Realism provides only amoral observation, while absurdism rejects even the possibility of debate. (Frances Babbage, Augusto Boal). The cynicism of this remark reflects the aberrant attitude towards absurdism, yet there is truth to it. Theatre of the absurd is an esoteric avant-garde style of theatre based on the principles of existentialism that looks at the world without any assumption of purpose. Existentialism and Theatre of the Absurd became identified with a cultural movement that flourished in Europe in the 1940s and 1950s, after the Second World War. The idea that man starts with nothing and ends with nothing is a common theme amongst most absurd plays. Despite this strange philosophy, Theatre of the
Two great writers of American musical theatre, Richard Rodgers and Oscar Hammerstein II, had one idea in common. They wanted to present to the American public a new and revolutionary musical that would stand out above the rest. They wanted to make an impact on the societies of the era. They wanted to be creative and do something that was considered rebellious. When they finally combined their ideas together they created an American masterpiece in musical theatre: Oklahoma!. It was the first Rodgers and Hammerstein collaboration, starting the most successful creative partnership in the history of American musical theatre.
Musical Theatre is an art that I always envisioned myself pursing at the collegiate level and what I want to make a career out of as well. My perfect musical theatre program that I would want, would be a program that would help me to achieve a better understanding of who I am as a musical theatre artist first and then hopefully I can expand my artistic goals and further develop myself through whichever institution that I am attending. The musical theatre training that I have received in high school through my creative arts high school New Orleans Center for Creative Arts (NOCCA) whether its been in dance, vocal, acting, or the productions that I have been cast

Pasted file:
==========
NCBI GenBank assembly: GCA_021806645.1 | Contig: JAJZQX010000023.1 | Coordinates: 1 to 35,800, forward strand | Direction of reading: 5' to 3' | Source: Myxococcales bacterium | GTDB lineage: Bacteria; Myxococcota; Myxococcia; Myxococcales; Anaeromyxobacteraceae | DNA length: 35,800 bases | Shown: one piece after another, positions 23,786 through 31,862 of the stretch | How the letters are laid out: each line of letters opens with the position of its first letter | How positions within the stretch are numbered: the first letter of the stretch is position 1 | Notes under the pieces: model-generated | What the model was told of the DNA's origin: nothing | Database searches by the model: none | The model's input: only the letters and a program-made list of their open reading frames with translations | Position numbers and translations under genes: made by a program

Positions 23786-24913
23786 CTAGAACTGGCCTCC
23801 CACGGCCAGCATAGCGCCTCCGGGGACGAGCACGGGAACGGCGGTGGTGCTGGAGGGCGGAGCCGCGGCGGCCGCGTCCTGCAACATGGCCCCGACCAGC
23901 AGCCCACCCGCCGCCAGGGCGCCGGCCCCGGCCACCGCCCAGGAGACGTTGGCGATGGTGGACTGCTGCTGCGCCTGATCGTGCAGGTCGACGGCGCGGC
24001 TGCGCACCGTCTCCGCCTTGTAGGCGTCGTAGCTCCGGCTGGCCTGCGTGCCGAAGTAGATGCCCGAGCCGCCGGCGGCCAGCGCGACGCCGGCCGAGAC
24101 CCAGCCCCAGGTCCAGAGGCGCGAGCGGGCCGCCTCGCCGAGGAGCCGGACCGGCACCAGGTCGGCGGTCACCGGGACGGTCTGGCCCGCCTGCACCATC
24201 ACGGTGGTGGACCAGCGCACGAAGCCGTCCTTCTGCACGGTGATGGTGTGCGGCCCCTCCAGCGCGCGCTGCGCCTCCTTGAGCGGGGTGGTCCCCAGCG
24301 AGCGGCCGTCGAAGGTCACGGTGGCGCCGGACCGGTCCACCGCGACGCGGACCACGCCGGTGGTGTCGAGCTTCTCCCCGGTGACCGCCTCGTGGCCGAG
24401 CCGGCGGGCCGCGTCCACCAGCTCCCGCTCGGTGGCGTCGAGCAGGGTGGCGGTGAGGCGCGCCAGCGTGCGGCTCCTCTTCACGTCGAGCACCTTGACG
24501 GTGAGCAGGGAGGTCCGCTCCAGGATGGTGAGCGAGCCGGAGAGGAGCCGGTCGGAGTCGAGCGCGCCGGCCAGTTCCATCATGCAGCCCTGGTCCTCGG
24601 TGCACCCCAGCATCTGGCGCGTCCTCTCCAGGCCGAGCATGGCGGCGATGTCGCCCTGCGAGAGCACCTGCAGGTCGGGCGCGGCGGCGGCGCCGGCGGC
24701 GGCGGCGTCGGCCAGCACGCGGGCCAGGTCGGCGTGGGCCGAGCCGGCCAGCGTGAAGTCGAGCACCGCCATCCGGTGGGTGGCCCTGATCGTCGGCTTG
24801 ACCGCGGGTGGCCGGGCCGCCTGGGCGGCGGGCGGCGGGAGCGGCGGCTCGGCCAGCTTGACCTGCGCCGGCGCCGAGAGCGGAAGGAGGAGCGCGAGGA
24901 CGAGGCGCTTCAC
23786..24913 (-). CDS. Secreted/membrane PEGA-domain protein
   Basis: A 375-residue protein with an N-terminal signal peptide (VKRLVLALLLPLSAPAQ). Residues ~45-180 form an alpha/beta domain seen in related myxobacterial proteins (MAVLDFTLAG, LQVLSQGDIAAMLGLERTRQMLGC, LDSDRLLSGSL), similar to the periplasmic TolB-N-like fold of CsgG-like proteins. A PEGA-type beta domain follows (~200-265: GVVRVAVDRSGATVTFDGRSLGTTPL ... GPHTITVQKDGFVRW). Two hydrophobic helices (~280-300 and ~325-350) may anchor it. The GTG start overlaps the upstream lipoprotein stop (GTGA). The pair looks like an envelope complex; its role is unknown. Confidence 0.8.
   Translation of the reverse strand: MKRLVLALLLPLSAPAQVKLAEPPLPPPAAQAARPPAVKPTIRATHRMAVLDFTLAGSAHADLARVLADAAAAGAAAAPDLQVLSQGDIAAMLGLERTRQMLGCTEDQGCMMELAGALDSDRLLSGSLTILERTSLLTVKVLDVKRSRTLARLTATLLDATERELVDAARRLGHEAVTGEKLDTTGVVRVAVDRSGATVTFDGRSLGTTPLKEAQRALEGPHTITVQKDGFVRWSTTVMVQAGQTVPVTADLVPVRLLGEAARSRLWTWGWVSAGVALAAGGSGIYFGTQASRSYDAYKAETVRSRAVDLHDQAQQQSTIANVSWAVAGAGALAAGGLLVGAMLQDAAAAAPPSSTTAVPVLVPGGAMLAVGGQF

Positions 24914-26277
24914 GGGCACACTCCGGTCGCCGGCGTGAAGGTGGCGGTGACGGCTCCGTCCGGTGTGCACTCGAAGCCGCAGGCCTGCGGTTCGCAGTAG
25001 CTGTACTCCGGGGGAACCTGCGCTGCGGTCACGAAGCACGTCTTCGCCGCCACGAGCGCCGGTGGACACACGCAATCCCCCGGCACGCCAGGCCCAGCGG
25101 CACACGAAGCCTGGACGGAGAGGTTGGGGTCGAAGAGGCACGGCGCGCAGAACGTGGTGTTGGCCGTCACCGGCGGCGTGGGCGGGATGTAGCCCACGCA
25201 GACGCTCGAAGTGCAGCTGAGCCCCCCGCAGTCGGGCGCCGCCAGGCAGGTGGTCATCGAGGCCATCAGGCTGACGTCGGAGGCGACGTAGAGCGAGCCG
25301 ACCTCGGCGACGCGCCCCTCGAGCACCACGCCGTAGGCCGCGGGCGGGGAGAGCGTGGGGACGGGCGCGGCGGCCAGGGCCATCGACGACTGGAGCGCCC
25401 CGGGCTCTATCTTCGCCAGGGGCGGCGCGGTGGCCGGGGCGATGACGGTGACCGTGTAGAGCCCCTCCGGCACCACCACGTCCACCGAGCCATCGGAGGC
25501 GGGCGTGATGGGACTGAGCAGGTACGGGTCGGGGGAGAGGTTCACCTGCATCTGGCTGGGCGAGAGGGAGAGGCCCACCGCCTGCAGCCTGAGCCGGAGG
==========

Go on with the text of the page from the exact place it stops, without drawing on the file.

The chorus is an essential feature of Greek classical drama. Instances of various types of dance, singing, and speech are some elements of a Greek chorus. “Composed of similarly costumed men, they performed on the orchestra located beneath the stage. The chorus stayed in the orchestra for the duration of the performance from which vantage point they observed and commented on the action of the characters.” Oedipus is a play written by Sophocles, a respected playwright, and it is “generally assumed that the main function of the Sophoclean chorus is a philosophical one; that it serves above all as the spokesman for a certain view of life.” The chorus can be dramatic in the following ways: “through the personality of the group forming the chorus and the appropriateness of their relationship to the action and the characters, through the iambic lines spoken by the coryphaeus, through physical participation in the action and through the choral songs.” The chorus is an important component of the Greek Tragedy Oedipus. Aside from its responsibility to effectively represent the people of Thebes, the chorus in Oedipus has a powerful influence over audience perceptions and emotions.
In ancient Greek plays, the role of the chorus was to sing lyrical passages. The lyrical passages were set up
A final cultural difference is the importance of the chorus and its use in the plays Agamemnon, Oedipus, and Medea. The chorus was not highly involved in the action of the plays. In general, the chorus’ main functions were to create a psychological and emotional background to the action through its odes. It introduces and questions new characters, as well as point out the importance of events as they occurred, to establish facts and avow the outlook of society. Finally, the chorus covers the passage of time, between events, and separates episodes (Calder 21). Within the play Agamemnon, by Aeschylus, the chorus represents the voice of wisdom of the city as well as its limitations (Novelguide). The chorus’ limitations are clear when they fail to
Finally, the Chorus is used to keep the continuity during the play. In modern theatre, the plays are normally split up into scenes and acts. However, the Greek kept the continuity between these natural gaps, by having a narrative section. This prevented the necessity of having breaks in the action and also kept the audience up to date with what had just gone on, and perhaps offering some insight or other. In this role, I think the Chorus is very helpful to the audience, as it succeeds in keeping the audience 'on the edge of their seats'.
Theatre is an art that transcends time and builds a new world for the audience atop the stage. A play is defined as “a dramatic composition” or “the stage representation of an action or story” (The Merriam-Webster Dictionary). This refers to drama being performed live by actors on a stage. Ancient Greece is accredited to inventing theatre and drama. In Greece during that time, at the height of popularity, were the stories of the well known flawed heroes and their journeys.